DeepArt, the computer that paints your portrait
What would you say to having your selfie turned into a Van Gogh or Matisse painting? That’s exactly what you can do with DeepArt, an algorithm that can generate a digital painting from any photo. It is now available for the first time on a platform designed at EPFL.
Machines are no longer satisfied with beating up on chess and Go champions. They are now displaying an artistic bent and are capable of producing paintings that would be the envy of many artists. And it has nothing to do with photo filters: the computer starts with a clean canvas – or rather a white screen. The DeepArt algorithm was developed at the University of Tübingen in Germany and is now available for public use on a platform designed by Lukasz Kidzinski, an EPFL researcher at the CHILI Lab.
The process is easy enough to explain, but it draws on the latest advances in deep learning, which refers to automatic learning algorithms that make use of high-level abstractions. Those algorithms are used for such things as face recognition and computer vision. With DeepArt, the user provides the computer with a photo and asks it to produce a painting according to a particular style or artist. “The algorithm analyzes the image and extracts the key features, such as a face or an object,” said Kidzinski. The program then paints an image by repeatedly comparing the initial features with the painting it is meant to emulate. After around 10 minutes of calculations, the painting is ready: the program delivers a unique, original work of art.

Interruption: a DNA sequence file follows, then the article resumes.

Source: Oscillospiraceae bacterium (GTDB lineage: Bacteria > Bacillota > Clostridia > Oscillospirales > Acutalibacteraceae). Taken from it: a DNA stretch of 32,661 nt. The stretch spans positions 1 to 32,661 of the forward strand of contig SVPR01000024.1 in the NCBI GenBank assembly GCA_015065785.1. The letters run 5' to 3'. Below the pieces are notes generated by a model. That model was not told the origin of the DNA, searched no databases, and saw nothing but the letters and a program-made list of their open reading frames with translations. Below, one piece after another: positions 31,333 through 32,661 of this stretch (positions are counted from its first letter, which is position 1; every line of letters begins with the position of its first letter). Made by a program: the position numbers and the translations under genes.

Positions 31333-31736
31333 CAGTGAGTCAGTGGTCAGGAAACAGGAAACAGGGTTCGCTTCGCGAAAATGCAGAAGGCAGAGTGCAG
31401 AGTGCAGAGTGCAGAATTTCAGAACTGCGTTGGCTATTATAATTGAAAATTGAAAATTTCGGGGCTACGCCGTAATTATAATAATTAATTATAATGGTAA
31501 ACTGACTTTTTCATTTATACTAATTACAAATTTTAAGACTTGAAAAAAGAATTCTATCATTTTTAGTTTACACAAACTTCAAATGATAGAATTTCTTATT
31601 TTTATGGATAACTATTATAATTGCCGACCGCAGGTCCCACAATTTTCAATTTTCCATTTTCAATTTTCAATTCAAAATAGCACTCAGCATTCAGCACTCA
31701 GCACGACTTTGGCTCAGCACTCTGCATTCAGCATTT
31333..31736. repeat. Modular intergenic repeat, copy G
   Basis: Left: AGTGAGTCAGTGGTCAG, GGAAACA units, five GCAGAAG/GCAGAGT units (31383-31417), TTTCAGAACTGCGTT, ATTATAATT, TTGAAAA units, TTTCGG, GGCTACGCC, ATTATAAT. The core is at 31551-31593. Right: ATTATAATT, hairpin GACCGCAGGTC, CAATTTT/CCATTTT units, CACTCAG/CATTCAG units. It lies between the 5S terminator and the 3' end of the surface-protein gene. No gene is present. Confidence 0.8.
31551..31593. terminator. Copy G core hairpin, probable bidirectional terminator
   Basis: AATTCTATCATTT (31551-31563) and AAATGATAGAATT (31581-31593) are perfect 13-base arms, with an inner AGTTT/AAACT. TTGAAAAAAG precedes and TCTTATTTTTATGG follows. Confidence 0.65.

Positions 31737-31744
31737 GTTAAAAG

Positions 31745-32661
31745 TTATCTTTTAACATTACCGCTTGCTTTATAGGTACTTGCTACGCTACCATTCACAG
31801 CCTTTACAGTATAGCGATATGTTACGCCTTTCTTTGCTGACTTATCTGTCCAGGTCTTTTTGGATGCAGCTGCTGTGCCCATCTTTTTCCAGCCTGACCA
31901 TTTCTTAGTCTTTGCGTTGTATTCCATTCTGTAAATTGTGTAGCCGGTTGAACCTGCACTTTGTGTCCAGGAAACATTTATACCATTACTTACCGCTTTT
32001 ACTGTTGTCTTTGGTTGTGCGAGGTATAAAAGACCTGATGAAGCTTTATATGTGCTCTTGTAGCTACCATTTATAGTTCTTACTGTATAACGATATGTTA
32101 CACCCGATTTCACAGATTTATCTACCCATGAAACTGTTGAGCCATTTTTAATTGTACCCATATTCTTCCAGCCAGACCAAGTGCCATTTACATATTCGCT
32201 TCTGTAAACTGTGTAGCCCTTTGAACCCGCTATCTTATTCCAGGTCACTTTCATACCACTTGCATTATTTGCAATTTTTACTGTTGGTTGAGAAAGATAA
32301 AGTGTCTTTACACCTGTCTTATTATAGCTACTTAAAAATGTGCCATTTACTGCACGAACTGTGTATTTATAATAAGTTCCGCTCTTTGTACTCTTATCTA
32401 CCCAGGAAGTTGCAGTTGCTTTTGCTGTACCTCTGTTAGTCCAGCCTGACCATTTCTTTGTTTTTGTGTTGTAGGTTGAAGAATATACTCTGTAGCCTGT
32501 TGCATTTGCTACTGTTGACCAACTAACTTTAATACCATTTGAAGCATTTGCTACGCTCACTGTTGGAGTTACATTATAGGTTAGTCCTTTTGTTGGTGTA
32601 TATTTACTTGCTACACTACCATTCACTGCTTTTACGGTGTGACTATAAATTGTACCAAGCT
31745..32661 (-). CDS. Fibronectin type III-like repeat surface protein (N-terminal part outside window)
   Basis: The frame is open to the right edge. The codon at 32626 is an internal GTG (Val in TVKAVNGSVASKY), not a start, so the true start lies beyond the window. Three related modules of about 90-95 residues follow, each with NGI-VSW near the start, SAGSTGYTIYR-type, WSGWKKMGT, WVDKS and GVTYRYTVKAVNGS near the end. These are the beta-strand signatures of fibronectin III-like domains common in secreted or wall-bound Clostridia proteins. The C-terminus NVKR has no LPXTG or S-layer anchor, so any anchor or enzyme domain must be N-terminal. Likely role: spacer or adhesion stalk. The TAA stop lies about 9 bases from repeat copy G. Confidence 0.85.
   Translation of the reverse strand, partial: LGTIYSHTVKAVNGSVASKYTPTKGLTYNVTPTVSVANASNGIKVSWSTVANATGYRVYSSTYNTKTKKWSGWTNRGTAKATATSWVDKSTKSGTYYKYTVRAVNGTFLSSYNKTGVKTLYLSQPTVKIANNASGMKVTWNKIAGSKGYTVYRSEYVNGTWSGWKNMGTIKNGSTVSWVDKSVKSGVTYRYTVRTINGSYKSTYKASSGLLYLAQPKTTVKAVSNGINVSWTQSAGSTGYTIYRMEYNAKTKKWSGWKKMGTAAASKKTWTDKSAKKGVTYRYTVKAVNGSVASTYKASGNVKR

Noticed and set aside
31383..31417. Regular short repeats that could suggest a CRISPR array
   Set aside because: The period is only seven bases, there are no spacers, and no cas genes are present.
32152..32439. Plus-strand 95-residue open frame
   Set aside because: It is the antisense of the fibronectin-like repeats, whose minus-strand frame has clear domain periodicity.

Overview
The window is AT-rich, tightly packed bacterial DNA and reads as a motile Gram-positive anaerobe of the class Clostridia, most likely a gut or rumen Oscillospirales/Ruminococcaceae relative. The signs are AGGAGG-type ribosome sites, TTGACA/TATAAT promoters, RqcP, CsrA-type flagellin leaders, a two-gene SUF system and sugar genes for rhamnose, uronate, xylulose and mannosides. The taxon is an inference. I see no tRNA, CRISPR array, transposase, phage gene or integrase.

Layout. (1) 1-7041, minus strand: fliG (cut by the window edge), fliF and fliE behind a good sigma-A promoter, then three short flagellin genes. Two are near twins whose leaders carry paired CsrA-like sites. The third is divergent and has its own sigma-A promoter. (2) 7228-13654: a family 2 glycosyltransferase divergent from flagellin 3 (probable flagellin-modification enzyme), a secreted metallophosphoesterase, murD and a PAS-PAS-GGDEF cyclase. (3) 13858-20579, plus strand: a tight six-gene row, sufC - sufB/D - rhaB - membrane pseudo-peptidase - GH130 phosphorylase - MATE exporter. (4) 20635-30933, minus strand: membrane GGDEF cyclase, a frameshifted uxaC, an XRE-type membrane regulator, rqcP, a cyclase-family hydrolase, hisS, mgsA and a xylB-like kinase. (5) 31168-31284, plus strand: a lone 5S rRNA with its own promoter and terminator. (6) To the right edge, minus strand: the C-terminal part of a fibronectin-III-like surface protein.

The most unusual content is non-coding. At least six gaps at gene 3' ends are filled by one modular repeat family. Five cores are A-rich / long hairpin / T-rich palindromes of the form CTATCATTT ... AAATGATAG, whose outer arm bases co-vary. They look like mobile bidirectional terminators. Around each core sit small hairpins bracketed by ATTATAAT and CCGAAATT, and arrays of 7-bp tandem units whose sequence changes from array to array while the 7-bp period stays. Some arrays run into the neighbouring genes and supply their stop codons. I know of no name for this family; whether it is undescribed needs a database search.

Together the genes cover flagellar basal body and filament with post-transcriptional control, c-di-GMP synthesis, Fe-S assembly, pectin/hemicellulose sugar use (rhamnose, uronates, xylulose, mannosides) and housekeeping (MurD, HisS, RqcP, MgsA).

(DeepArt used the picture given (left) to create a painting inspired by Vincent van Gogh's Starry Night.)
Now, anyone can submit a picture and experience the power of DeepArt thanks to the website developed at EPFL in collaboration with the researchers at the University of Tübingen. Users will then see for themselves if the machine is as talented as a human being. The answer seems to be yes, according to the results of a questionnaire given to visitors to the site, who had to try to tell the difference between a painting by a true master and one by the machine. The result? It was impossible to tell the difference, as people’s responses were the same as if they had simply chosen at random.
Will computers soon render the artist’s touch obsolete? No risk of that, according to the researcher. “DeepArt is not a threat to art, quite the opposite: it will surely lead to new forms of artistic expression.” The project could also be of real interest to art historians, in helping them restore damaged works, for example. But other applications can be expected to arise in the future. “Developments take place so fast in the areas of deep learning and neural networks that it is impossible to predict what we will be able to do in two years,” said Lukasz Kidzinski. “Amazing possibilities are popping up in all fields.”